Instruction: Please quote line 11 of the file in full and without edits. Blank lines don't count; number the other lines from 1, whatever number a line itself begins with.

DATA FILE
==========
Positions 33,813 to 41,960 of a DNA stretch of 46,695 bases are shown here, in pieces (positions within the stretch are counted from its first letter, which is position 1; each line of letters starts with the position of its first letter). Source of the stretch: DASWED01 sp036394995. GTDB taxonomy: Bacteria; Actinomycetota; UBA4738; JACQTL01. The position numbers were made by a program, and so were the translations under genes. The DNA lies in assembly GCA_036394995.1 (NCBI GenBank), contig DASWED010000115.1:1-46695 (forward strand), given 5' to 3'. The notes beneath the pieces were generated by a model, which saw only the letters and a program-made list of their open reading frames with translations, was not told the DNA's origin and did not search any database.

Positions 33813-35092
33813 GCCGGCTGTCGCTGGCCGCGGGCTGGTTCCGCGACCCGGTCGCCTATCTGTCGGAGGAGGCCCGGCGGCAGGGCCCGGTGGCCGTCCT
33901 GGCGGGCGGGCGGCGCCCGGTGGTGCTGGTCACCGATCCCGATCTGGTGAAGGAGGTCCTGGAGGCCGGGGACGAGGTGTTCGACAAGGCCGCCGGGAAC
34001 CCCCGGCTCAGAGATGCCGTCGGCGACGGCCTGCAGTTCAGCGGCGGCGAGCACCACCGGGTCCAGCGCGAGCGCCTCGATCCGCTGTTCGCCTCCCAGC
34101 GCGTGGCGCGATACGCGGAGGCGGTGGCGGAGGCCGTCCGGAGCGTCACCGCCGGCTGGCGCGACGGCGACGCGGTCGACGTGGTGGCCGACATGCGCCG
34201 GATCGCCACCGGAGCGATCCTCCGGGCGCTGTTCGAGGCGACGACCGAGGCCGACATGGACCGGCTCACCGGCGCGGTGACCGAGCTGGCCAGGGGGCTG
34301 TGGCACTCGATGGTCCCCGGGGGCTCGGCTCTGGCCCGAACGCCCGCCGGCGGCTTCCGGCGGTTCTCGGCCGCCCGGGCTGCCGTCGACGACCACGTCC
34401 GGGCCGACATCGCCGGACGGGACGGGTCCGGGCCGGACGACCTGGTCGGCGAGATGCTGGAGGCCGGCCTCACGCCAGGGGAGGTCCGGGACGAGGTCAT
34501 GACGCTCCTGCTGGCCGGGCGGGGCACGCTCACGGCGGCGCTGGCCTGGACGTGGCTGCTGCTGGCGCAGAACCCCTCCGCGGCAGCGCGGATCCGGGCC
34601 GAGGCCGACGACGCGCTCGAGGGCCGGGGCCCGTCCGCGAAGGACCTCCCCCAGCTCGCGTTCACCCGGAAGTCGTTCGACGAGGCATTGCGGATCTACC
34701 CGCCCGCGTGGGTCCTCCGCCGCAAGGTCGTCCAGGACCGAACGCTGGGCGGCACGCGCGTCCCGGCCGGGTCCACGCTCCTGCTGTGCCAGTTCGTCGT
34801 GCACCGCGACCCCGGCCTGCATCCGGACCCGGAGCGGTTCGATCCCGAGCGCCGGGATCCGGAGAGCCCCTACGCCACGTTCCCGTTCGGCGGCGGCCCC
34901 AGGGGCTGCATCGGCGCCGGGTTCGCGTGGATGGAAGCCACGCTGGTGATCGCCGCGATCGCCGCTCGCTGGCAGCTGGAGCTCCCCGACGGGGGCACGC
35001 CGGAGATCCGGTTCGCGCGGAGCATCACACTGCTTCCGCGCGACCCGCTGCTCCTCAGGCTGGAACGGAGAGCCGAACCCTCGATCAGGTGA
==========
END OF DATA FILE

34601 GAGGCCGACGACGCGCTCGAGGGCCGGGGCCCGTCCGCGAAGGACCTCCCCCAGCTCGCGTTCACCCGGAAGTCGTTCGACGAGGCATTGCGGATCTACC